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EDITORIAL: Local hospitals point way for society in Pandemic 2.0

EDITORIAL: Local hospitals point way for society in Pandemic 2.0

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Americans are coming to grips with sobering public health realities: The mutation and spread of SARS-CoV-2 again imperils the way we live. Many justifiably blame this latest surge on those who neglected or refused to get COVID-19 vaccinations, allowing variants to fester and emerge reborn in more infectious form. Such resistance to common sense — often politically motivated — not only places the rest of us at risk in our health but endangers an economy everyone claims to cherish.

Worse, we can no longer count on many of our politicians who, fearful of reelection failure and offending radicalized members of their party, decline to mandate the temporary wearing of masks in public, let alone encourage vaccinations. To his credit, McLennan County Republican Party Chairman Brad Holland, a longtime physician, has bowed to his Hippocratic Oath and urged fellow residents to get vaccinated in the name of “personal responsibility” — once upon a time a Republican virtue.

Count us overjoyed that Baylor Scott & White Hillcrest and Ascension Providence are now mandating vaccination of their workforce. To quote Providence, the decision is “rooted in our mission commitment to leading with quality and safety. As a health care provider and as a Catholic ministry, ensuring we have a culture of safety for our associates, patients and communities is foundational to our work.” Baylor Scott & White explains the delta variant is “the most contagious and dangerous strain” seen to date.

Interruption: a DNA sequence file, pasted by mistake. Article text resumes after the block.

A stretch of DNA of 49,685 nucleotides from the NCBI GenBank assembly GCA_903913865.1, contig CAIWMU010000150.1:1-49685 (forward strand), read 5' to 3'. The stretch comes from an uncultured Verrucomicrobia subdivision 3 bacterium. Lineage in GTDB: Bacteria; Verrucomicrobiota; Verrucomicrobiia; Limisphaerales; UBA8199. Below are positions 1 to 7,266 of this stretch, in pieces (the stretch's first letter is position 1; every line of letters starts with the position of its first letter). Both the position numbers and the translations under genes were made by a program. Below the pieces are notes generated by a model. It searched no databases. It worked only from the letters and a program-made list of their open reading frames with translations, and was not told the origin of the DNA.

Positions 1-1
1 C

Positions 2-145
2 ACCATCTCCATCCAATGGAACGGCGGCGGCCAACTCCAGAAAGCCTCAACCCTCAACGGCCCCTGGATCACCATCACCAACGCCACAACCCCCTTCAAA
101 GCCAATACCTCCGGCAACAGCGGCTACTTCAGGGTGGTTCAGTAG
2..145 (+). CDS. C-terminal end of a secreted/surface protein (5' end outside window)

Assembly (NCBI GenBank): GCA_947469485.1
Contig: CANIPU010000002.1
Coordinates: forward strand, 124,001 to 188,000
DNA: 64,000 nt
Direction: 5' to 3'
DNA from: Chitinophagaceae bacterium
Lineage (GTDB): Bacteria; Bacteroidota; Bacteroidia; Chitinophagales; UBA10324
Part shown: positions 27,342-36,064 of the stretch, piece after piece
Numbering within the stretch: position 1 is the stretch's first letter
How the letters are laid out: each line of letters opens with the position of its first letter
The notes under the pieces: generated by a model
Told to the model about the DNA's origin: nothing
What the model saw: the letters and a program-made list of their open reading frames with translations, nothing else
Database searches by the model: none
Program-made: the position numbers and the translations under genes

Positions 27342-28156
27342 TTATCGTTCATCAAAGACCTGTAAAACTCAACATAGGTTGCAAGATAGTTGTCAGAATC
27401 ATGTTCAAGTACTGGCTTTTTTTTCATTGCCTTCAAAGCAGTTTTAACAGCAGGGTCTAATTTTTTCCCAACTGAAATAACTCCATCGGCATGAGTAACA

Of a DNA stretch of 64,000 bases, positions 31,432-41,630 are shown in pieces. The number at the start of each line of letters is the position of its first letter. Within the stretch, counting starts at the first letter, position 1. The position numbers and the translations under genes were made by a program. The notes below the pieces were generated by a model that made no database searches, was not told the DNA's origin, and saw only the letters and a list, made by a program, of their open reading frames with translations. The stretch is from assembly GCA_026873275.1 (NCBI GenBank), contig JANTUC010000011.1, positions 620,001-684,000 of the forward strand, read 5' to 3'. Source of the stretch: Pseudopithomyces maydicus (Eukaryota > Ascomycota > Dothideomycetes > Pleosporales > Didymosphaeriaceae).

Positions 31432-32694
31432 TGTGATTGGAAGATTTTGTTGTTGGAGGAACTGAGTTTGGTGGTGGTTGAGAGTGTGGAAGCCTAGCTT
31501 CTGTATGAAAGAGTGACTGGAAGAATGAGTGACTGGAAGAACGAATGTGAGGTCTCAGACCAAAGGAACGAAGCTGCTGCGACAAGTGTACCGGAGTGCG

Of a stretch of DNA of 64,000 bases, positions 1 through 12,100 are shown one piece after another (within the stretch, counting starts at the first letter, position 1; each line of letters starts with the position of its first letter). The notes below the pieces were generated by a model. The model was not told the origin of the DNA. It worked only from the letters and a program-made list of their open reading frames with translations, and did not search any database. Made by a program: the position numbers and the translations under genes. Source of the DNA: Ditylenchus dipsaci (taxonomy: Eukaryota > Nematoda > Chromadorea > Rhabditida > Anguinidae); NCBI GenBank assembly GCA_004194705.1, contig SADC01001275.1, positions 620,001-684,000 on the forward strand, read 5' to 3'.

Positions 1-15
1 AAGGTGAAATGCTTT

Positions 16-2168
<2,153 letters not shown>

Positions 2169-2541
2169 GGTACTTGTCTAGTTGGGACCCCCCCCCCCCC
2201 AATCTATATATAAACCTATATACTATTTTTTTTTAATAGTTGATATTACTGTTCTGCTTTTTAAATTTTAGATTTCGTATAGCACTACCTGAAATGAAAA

Expect little such courage from Texas Gov. Greg Abbott, clearly intent on allowing viral spread because to do otherwise might hurt his 2022 reelection bid. Why on Earth not adopt the approach of Republican gubernatorial candidate and Trump disciple Sarah Huckabee Sanders in neighboring Arkansas? She’s shrewdly encouraging fellow residents to get the “Trump vaccine.” Whatever else, the vaccine was developed under then-President Trump’s frantic encouragement.

Given the failure of state leaders, we look to further encouragement by city and county officials as well as our good corporate neighbors. Maybe the city-county health department can print up stickers for the entrances of businesses confirming similar vaccinations of their own employees have taken place and that customers can come in with confidence. Given that viral infection is to an extent preventable, this step would show commerce’s heart is in the right place in protecting supposedly valued customers.

Plenty of reasons exist for the deadly toll of COVID-19 last year, including confusion about the virus’ enormous potential for spread, a steep learning curve on proper treatment, a chaotic response by government at all levels (though the city of Waco and some nearby cities rate praise) and the failure of citizens to heed their own doctors. Reasons for this latest spread are fewer and include recklessness by craven politicians and the sheep who constitute their followers. This time around, blame for viral spread causing sickness and death as well as economic downturn is all theirs.

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